Rachel Robison-Greene

14 POSTS 0 COMMENTS
Rachel works in metaethics, normative ethics, and applied ethics. She is heavily involved with the Ethics Bowl debate organization and loves working out ethical issues with students. When she isn't teaching or writing, she loves to travel and read about British history.

"X-Files Tagline" by IQ.kz is licensed under CC BY-SA 4.0 (via Wikimedia Commons)

On, March 4th, 2017, Donald Trump claimed, without evidence, that Barack Obama wiretapped the phones at Trump Tower during the presidential election.  This is not the first baseless claim that Trump has made about the former president.  As the American population is well aware, Trump was one of the most vocal participants in the birther movement.  Even after Obama made his birth certificate public, proving that he was born in Hawaii in 1961, Trump said, in an interview with ABC News, ”Was it a birth certificate?  You tell me.  Some people say that was not his birth certificate.  Maybe it was, maybe it wasn’t.  I’m saying I don’t know.  Nobody knows.”

Illustration by Jordan Horton.

It is common for parents to teach their children to avoid moral danger. Parental advice includes avoiding certain peer groups, adhering to a curfew, and ensuring that responsible adult supervision is always present.  Parents tend to think that these kinds of policies make it more likely that their children won’t encounter situations in which they might make bad decisions.  

"Crowd" by James Cridland is licensed under CC BY 2.0 (via Flickr)

As the human population continues to grow, questions arise concerning how to deal with problems that are human in origin: problems like pollution and environmental degradation, resource depletion, and global food shortages.  The global population, which currently sits at over 7 billion, is expected to reach 10.9 billion by the end of the century.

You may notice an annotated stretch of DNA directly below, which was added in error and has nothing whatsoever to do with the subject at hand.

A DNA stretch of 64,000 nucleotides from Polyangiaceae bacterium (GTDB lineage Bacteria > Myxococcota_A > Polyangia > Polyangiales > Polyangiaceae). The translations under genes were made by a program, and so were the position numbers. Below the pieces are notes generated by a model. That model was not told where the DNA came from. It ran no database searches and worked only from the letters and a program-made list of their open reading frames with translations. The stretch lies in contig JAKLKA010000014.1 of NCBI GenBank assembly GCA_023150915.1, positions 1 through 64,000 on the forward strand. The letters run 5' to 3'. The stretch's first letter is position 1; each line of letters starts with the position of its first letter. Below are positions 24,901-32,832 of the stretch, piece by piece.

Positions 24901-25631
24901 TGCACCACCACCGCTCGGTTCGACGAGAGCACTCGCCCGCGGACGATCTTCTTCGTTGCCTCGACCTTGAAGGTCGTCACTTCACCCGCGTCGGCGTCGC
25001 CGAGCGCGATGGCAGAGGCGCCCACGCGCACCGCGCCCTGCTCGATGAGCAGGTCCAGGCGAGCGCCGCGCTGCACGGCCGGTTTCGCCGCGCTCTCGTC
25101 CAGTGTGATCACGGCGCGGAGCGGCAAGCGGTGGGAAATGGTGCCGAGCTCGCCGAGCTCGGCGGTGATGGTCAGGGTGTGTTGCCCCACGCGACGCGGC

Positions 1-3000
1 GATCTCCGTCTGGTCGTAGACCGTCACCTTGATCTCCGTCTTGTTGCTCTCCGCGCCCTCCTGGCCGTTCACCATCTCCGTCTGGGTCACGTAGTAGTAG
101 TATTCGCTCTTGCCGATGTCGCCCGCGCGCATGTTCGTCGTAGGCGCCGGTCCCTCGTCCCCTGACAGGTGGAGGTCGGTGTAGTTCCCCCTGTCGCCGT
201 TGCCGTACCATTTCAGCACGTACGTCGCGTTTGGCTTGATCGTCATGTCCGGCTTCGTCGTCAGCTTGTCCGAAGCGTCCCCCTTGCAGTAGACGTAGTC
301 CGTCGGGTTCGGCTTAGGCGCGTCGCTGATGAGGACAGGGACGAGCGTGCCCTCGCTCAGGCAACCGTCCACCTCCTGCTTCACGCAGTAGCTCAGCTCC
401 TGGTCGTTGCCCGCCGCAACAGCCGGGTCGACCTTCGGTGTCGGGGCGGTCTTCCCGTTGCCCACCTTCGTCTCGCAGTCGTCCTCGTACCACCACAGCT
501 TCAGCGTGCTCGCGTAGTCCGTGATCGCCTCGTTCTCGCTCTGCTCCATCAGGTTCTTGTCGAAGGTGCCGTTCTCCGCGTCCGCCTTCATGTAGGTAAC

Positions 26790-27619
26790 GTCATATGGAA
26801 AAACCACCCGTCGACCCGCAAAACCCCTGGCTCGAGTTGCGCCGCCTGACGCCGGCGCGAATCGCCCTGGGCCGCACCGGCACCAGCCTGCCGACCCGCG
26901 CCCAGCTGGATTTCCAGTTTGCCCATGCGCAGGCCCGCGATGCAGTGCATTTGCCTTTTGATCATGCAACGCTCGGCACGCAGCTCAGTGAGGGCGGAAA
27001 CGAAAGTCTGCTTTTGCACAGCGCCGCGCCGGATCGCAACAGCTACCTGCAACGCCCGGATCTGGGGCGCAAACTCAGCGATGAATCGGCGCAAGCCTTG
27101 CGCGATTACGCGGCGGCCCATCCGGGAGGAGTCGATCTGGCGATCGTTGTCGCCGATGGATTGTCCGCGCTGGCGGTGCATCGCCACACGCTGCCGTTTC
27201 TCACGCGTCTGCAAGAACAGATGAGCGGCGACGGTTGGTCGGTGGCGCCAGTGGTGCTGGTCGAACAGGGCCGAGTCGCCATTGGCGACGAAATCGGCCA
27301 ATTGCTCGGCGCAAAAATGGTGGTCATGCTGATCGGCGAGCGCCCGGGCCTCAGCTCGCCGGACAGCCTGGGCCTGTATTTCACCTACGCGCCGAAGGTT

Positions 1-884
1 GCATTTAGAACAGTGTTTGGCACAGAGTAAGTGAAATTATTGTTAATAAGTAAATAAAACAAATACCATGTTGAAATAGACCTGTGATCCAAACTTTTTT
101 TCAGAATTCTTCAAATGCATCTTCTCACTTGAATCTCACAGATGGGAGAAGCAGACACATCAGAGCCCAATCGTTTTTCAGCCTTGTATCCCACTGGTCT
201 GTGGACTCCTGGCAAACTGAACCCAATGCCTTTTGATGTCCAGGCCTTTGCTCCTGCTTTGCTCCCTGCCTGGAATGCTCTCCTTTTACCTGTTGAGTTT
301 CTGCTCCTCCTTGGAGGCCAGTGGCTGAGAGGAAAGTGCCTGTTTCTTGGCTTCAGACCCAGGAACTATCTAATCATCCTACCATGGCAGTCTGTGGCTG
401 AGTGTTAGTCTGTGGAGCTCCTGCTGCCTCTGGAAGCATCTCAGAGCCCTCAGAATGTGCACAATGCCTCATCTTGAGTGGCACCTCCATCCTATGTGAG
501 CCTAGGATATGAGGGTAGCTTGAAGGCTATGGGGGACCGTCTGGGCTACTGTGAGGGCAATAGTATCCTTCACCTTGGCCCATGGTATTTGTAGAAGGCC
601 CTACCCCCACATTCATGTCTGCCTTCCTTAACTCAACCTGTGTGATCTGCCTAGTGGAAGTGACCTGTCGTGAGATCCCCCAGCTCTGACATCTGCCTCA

As populations increase, the rate of greenhouse gas emissions also increases.  Topsoil depletion that took place between the years 1900 and 2000 was equal to the depletion that took place in the 1000 years that preceded it.  As a result, land that is suitable for agriculture becomes more and more scarce and our ability to produce enough food for climbing populations is threatened.  

"Bowe Bergdahl" by United States Army is licensed under CC0 Public domain (via Wikimedia Commons)

In June of 2009, 23-year-old Army Sergeant Bowe Bergdahl deserted his post at Mest Manko in Afghanistan.  Shortly thereafter, he was captured by the Taliban.  He was held as a prisoner of war for five years in deplorable conditions.  In 2014, President Barack Obama’s administration arrived at an agreement with the Taliban. In exchange for Bergdahl’s release, the United States would release five Taliban members from Guantanamo Bay.  The deal was controversial.  Many people felt that the U.S should not have negotiated with terrorists for release of a soldier that deserted his post.

Bergdahl’s case was a hot topic on the campaign trail during the 2016 presidential election.  Now-President Donald Trump commented on it frequently, referring to Bergdahl as a traitor and suggesting that if he could undo the deal, sending Bergdahl back into captivity and returning the detainees to Guantanamo, he would do so.  

"This is War" by Pietro Piupparco is licensed under CC BY-SA 2.0 (via Flickr)